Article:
The volunteer disappeared with the hedgehog into the building, shutting the door behind. Miriam's face sunk as emotions pressed down on them. She could do nothing but stand here in the brisk April wind, waiting to know if her effort had helped to save the creature. Alone, her mind was finally free to boil in anger at the children, and their actions. How could people so young do this? Why had they done it? Had some savage, primal instinct overcome them and forced them to revel in the pain of a defenceless creature? One of the reasons she'd first become a teacher was to help raise and nurture the next generation; to bask in the glow of their innocence and their endless curiosity of the world around them. Today, she had become disillusioned, and finding a way to retrieve her pride in her pupils seemed impossible.
For perhaps half an hour, she mused and lamented. Her feelings flickered from anger to sadness, then depression and confusion. Time swept by, and the sudden voice of the volunteer tore her back to earth.
"Um…would you like to come in?" She asked. Miriam turned to inspect her face for any betrayal of emotion. She saw nothing but sadness in the volunteer's eyes, and she knew. She knew that the poor creature had not lived.
"I…I suppose so." Her head bowed low, she followed the volunteer into the building. A sharp medical smell came to her nostrils, and she watched the grey tiles pass beneath her as they walked down a corridor and then turned into the vet's inspection room. She looked up as whiteness pressed against her vision.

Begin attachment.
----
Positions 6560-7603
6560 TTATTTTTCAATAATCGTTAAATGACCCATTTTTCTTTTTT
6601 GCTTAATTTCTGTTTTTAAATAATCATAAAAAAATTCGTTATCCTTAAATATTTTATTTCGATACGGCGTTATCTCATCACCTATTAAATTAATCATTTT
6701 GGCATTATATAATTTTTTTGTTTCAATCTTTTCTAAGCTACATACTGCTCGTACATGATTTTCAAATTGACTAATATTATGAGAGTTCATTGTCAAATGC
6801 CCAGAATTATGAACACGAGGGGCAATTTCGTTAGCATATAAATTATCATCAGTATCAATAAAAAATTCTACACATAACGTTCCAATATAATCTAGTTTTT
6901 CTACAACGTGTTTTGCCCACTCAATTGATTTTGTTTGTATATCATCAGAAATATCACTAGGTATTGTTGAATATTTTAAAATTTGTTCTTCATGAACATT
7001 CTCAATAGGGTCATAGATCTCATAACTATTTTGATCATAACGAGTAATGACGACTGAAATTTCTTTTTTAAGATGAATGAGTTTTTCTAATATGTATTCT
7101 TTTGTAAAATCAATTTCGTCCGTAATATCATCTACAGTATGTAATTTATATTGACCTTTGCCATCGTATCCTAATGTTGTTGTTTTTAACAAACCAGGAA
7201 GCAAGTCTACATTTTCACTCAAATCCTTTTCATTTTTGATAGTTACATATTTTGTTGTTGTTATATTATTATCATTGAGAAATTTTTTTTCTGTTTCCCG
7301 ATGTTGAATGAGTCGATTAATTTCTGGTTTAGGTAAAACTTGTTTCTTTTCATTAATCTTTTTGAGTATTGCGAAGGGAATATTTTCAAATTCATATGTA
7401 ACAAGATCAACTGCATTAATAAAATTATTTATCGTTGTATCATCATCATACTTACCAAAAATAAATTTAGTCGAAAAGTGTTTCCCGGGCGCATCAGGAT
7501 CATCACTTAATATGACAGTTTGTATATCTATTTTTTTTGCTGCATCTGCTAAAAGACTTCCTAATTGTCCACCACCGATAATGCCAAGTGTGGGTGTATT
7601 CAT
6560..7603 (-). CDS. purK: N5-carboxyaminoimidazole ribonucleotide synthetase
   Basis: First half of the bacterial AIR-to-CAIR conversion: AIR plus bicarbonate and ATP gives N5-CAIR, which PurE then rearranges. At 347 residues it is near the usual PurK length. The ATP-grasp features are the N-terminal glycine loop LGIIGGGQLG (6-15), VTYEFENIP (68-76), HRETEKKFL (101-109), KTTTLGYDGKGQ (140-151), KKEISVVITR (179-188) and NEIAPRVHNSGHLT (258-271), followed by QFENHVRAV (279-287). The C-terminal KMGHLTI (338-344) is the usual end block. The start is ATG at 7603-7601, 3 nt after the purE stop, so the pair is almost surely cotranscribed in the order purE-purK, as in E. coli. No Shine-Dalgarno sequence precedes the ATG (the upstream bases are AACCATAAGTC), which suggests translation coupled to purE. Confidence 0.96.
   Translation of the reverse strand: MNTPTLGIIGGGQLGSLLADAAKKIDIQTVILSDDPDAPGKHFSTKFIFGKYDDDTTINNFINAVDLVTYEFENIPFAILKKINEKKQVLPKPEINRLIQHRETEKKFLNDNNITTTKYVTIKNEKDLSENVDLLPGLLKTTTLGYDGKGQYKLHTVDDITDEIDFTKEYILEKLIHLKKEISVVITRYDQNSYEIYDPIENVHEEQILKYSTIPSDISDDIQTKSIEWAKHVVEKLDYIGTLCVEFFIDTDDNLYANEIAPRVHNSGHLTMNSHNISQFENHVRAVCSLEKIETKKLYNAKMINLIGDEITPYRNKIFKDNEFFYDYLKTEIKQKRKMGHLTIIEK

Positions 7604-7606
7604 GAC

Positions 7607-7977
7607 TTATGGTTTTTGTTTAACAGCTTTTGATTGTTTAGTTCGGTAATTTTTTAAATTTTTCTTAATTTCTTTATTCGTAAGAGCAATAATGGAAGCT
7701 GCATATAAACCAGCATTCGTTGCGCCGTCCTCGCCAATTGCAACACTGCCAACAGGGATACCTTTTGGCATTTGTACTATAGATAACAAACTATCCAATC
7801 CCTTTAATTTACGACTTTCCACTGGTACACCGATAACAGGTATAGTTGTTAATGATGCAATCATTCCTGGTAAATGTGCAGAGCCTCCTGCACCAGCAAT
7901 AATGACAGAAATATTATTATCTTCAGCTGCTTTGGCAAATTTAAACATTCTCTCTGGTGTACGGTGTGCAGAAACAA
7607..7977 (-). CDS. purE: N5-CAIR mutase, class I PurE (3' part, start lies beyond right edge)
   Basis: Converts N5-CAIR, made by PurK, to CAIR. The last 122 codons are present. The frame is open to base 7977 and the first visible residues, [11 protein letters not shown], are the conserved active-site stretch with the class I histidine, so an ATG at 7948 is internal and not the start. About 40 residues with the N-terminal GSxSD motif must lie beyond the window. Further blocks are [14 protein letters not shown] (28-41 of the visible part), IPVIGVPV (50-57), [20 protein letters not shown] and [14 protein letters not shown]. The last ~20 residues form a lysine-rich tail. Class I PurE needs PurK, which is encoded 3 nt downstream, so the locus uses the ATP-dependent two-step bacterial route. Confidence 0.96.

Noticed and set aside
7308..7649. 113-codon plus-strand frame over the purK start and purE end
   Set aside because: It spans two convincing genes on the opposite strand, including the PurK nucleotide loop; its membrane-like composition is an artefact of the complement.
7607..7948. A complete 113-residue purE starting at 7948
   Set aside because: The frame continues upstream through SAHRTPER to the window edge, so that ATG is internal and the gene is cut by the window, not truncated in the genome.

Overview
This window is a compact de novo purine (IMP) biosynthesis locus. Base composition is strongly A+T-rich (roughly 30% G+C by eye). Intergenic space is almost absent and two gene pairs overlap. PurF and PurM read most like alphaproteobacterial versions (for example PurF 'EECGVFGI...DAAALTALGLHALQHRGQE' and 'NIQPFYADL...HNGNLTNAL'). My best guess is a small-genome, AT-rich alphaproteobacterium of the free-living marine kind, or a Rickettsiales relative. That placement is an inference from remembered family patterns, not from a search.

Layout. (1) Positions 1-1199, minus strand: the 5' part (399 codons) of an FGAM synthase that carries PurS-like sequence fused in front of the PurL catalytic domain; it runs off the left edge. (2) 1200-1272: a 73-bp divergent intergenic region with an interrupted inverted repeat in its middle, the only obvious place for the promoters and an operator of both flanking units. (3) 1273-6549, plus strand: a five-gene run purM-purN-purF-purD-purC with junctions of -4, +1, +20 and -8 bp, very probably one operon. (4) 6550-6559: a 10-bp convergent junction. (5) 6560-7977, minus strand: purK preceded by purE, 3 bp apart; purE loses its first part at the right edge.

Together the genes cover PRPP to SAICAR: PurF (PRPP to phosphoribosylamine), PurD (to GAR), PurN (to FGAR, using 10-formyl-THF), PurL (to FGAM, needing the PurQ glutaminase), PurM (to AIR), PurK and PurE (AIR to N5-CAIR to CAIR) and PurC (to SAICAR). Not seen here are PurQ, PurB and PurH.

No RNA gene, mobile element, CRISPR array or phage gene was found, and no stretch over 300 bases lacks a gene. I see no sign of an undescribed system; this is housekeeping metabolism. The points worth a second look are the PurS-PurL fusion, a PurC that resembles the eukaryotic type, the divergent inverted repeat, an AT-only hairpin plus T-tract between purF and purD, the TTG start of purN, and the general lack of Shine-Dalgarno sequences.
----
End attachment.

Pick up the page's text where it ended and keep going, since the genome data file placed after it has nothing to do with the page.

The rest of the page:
The vet, clothed in a green overall, stood solemnly beside his inspection table. On the inspection table itself was a terrible, grave sight. Miriam forced herself to stand there, surveying the dead creatures before her.
There were three of them. The mother, her belly still bloated from carrying her babies, and the two smaller hedgehogs whose eyes had never even opened. They lay in a line as human dead are lined after a natural disaster. Miriam didn't think she'd ever seen something so horrid, so heart-wrenching…familiar anger rose up like a furious volcano, ready to disgorge molten lava upon the land. Suddenly, she wanted to hurt those who had done this awful crime. She wanted to hear the children scream for forgiveness, she wanted them to understand what they had committed…